If Patrick F. McManus Had Entered the Contest

by Patrick F. McManus

If you think you may have to spend the night in the woods, you may wish to fashion some form of temporary shelter. For one night, a tree with good thick foliage will serve the purpose. Thick foliage will help keep the rain off, and reduces the chance of falling out of the tree.

After a day or two, it is probably a good idea to build a more permanent shelter, such as a lean-to. A very nice lean-to can be made out of large slabs of bark, pried from a dead cedar, pine or tamarack, and leaned against the truck of an upright tree. If you have a tendency to walk in your sleep, the lean-to should not be more than fifteen feet from the ground. After a couple of weeks, it might be a good idea to add some simple furnishings and pictures.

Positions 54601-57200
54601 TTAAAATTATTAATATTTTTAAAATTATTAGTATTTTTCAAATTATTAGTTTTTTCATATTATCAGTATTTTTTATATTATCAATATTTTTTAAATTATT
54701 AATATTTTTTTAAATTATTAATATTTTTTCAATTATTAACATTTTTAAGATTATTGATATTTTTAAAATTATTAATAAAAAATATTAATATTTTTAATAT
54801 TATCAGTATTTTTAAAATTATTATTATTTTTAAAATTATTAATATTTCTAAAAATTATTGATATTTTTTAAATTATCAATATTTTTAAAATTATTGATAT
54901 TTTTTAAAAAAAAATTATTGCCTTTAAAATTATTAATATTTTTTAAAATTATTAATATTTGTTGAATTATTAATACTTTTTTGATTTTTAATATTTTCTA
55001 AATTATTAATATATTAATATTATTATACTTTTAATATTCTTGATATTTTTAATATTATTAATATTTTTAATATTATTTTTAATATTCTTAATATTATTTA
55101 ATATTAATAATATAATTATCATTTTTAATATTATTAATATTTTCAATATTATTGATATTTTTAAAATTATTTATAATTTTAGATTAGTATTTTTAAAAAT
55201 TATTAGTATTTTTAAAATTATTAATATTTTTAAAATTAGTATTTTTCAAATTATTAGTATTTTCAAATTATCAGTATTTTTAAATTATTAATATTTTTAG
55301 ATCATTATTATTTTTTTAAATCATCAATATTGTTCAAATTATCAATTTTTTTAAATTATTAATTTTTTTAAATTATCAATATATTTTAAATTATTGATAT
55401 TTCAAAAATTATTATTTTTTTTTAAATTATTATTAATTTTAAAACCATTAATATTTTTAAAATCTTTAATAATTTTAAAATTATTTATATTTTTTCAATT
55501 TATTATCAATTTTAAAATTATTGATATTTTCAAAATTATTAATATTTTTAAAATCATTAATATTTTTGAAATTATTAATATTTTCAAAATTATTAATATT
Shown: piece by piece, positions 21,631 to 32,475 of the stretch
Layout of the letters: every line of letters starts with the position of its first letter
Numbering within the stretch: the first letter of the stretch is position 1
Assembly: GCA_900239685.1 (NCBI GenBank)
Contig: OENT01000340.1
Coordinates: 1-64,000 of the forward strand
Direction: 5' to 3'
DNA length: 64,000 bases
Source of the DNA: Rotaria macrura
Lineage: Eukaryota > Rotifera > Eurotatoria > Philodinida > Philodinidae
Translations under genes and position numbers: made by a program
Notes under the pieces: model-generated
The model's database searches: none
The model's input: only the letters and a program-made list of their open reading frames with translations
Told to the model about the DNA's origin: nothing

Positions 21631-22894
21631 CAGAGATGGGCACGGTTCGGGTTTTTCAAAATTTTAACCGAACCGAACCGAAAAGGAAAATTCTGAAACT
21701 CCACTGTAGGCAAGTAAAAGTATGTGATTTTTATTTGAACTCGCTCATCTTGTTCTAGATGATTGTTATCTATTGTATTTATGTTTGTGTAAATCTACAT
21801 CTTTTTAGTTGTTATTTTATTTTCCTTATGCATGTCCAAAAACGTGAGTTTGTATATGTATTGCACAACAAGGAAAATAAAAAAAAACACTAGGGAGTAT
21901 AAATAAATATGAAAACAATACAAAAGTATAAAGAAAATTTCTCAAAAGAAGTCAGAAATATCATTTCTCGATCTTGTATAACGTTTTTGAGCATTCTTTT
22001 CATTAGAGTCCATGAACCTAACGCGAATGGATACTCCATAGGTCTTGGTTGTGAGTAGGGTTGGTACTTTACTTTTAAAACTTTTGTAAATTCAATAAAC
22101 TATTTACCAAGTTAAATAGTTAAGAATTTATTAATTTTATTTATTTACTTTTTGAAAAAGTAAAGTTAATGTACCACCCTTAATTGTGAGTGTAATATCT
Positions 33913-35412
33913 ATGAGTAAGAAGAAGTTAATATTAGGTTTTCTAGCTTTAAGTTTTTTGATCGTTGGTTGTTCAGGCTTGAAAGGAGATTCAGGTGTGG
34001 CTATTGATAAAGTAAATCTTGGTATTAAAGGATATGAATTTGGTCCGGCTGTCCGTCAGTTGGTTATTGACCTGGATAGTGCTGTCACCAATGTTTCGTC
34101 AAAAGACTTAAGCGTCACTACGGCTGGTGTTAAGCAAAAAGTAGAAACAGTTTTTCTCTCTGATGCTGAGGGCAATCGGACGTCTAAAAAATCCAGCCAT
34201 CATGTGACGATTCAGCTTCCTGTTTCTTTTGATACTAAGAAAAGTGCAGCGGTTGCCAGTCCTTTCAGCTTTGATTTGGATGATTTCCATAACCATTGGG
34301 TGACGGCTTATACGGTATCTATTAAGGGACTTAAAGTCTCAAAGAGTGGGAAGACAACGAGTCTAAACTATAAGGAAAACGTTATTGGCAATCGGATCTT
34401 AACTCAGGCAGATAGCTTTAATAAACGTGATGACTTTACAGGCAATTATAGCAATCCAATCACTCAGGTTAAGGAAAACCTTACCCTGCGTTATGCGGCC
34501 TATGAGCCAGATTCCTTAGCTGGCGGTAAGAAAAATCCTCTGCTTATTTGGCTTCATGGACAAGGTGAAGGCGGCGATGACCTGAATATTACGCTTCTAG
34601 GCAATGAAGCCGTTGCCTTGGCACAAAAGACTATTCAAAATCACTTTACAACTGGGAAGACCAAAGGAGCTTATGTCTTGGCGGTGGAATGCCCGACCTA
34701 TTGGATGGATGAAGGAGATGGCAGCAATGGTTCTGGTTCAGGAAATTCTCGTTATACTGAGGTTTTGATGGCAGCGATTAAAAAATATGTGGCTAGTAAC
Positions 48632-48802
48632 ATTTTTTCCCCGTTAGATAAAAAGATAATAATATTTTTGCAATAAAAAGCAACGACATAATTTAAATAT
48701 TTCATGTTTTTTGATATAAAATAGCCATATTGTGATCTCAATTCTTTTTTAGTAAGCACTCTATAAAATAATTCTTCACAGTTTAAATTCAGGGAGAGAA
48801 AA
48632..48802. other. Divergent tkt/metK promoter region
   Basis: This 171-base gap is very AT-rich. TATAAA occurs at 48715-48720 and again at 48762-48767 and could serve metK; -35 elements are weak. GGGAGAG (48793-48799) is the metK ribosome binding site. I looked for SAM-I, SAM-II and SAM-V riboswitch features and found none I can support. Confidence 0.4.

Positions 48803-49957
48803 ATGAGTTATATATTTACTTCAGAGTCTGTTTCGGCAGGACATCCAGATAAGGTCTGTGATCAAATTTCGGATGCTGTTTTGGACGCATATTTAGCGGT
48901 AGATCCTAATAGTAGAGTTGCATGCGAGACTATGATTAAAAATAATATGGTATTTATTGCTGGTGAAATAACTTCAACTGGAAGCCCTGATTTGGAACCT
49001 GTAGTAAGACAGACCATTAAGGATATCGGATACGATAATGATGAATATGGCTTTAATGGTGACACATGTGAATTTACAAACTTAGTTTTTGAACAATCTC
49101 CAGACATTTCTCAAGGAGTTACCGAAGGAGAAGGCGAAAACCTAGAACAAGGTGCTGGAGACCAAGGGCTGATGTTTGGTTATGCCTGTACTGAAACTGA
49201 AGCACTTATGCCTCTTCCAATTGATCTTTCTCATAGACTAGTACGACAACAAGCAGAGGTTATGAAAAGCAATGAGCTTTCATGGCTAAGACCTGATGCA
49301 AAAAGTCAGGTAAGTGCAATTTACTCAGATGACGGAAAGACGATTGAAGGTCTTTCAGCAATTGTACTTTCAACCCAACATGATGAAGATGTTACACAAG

Each day you are lost should be recorded by carving a notch on some handy surface. (This procedure should be skipped by anyone lost at sea in a rubber life raft.) I’ve known people lost only a few hours and already they had carved half a notch. The reason for the notches is that you may write a book on your experience and sell it to the movies. As is well known, a film about being lost is absolute zilch without an ever-increasing string of notches. The best film treatment of notches that I’ve seen was in a TV movie about a couple whose plane had crashed in the Yukon. They painted the notches on the plane’s fuselage with a set of oil paints. It was a great touch and added a lot of color to the drama. I for one never go out into the woods anymore without a set of oil paints, just in case I’m lucky enough to be lost long enough to interest a film producer.

More witty cautionary tales of outdoor life, by everybody's favorite expert on the subject, Patrick F. McManus.

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1 comment:

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